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That we ought not to be angry with the errors (faults) of others.

IF what philosophers say is true, that all men have one principle, as in the case of assent the persuasion1 that a thing is so, and in the case of dissent the persuasion that a thing is not so, and in the case of a suspense of judgment the persuasion that a thing is uncertain, so also in the case of a movement towards any thing the persuasion that a thing is for a man's advantage, and it is impossible to think that one thing is advantageous and to desire another, and to judge one thing to be proper and to move towards another, why then are we angry with the many?2 They are thieves and robbers, you may say. What do you mean by thieves and robbers? They are mistaken about good and evil. Ought we then to be angry with them, or to pity them? But show them their error, and you will see how they desist from their errors. If they do not see their errors, they have nothing superior to their present opinion.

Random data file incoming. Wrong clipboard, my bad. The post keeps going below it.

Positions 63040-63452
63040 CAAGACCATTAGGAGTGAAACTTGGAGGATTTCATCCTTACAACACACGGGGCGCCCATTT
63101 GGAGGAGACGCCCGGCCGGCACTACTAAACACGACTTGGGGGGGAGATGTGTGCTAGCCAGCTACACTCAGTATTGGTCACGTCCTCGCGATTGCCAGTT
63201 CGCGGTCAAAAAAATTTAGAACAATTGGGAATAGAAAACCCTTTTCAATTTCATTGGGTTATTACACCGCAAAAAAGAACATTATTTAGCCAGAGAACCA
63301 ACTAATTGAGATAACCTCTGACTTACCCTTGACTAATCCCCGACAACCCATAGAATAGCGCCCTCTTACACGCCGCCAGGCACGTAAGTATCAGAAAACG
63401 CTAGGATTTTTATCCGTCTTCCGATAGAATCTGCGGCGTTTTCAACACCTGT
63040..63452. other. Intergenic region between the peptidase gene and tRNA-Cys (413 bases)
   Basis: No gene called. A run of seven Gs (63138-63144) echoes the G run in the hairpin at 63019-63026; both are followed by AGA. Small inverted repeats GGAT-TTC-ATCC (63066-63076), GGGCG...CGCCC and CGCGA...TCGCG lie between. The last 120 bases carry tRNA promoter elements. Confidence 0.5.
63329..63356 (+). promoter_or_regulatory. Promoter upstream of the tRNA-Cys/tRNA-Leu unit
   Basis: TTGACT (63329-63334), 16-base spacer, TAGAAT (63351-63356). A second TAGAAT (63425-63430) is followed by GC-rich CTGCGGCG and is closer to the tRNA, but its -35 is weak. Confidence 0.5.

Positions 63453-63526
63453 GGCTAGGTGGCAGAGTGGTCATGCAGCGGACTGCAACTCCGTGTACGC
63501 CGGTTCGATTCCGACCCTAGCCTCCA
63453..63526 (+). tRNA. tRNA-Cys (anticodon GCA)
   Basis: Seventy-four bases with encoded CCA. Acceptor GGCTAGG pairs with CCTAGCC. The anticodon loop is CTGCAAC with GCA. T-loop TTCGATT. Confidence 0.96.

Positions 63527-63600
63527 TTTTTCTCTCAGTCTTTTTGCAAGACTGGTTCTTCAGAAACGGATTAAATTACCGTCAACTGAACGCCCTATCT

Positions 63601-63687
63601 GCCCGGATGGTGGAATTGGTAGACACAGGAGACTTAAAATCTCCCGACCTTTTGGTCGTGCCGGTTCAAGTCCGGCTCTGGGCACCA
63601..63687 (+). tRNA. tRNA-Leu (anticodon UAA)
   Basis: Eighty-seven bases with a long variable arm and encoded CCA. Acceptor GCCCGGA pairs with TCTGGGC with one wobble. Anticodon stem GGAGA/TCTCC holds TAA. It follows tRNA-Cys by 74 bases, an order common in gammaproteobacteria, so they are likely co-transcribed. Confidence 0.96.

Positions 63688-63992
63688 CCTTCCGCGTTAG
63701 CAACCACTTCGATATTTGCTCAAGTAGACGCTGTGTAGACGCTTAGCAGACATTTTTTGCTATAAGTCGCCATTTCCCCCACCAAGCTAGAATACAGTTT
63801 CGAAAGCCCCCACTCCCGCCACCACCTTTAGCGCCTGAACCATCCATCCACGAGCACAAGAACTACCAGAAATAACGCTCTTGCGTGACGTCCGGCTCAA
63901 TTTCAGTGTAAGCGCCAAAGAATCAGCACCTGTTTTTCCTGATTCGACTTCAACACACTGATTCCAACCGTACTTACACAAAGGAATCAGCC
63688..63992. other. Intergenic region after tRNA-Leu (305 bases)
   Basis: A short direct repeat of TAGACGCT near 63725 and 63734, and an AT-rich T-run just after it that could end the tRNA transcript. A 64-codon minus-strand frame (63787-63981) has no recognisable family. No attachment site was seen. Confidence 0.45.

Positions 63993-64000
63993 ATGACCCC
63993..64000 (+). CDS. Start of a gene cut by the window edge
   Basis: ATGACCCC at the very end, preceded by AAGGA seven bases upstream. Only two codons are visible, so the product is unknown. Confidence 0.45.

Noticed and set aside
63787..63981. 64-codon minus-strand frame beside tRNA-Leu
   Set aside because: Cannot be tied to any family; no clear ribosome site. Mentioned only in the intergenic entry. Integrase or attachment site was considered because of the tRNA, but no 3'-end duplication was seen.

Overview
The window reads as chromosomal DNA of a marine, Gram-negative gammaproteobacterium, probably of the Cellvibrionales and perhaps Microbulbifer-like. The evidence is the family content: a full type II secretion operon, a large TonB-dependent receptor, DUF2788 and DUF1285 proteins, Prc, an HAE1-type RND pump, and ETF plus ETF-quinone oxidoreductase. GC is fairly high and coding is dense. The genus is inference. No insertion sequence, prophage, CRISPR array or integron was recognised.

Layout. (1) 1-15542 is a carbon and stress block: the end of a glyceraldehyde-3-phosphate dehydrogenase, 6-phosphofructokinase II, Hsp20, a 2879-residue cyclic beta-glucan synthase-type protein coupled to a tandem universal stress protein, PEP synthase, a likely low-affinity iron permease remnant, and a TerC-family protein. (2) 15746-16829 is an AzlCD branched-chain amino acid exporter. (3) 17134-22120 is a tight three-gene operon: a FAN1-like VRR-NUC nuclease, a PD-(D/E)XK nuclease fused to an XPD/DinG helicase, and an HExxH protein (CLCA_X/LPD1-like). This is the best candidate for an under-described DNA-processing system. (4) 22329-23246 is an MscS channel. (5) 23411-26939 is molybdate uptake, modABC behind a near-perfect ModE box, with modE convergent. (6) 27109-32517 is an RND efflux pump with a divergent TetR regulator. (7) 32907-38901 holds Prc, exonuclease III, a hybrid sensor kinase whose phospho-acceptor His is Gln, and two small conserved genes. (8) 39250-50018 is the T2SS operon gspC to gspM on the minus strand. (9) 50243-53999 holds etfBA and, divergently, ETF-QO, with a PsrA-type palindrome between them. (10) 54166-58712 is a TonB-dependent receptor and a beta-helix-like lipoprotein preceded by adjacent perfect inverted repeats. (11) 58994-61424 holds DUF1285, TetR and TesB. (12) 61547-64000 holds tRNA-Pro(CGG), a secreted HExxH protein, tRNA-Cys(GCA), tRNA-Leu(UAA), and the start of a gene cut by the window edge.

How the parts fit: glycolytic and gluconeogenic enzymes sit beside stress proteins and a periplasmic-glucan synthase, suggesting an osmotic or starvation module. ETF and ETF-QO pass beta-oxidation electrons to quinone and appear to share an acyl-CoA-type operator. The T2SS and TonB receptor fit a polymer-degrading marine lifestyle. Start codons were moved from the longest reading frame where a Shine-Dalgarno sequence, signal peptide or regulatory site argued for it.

Ought not then this robber and this adulterer to be destroyed? By no means say so, but speak rather in this way: This man who has been mistaken and deceived about the most important things, and blinded, not in the faculty of vision which distinguishes white and black, but in the faculty which distinguishes good and bad, should we not destroy him? If you speak thus, you will see how inhuman this is which you say, and that it is just as if you would say, Ought we not to destroy this blind and deaf man? But if the greatest harm is the privation of the greatest things, and the greatest thing in every man is the will or choice such as it ought to be, and a man is deprived of this will, why are you also angry with him? Man, you ought not to be affected contrary to nature by the bad things of another.3 Pity him rather: drop this readiness to be offended and to hate, and these words which the many utter: “these accursed and odious fellows.” How have you been made so wise at once? and how are you so peevish? Why then are we angry? Is it because we value so much the things of which these men rob us? Do not admire your clothes, and then you will not be angry with the thief. Do not admire the beauty of your wife, and you will not be angry with the adulterer. Learn that a thief and an adulterer have no place in the things which are yours, but in those which belong to others and which are not in your power. If you dismiss these things and consider them as nothing, with whom are you still angry? But so long as you value these things, be angry with yourself rather than with the thief and the adulterer. Consider the matter thus: you have fine clothes; your neighbour has not: you have a window; you wish to air the clothes. The thief does not know wherein man's good consists, but he thinks that it consists in having fine clothes, the very thing which you also think. Must he not then come and take them away? When you show a cake to greedy persons, and swallow it all yourself, do you expect them not to snatch it from you? Do not provoke them: do not have a window: do not air your clothes. I also lately had an iron lamp placed by the side of my household gods: hearing a noise at the door, I ran down, and found that the lamp had been carried off. I reflected that he who had taken the lamp had done nothing strange. What then? To-morrow, I said, you will find an earthen lamp: for a man only loses that which he has. I have lost my garment. The reason is that you had a garment. I have pain in my head. Have you any pain in your horns? Why then are you troubled? for we only lose those things, we have only pains about those things which we possess.4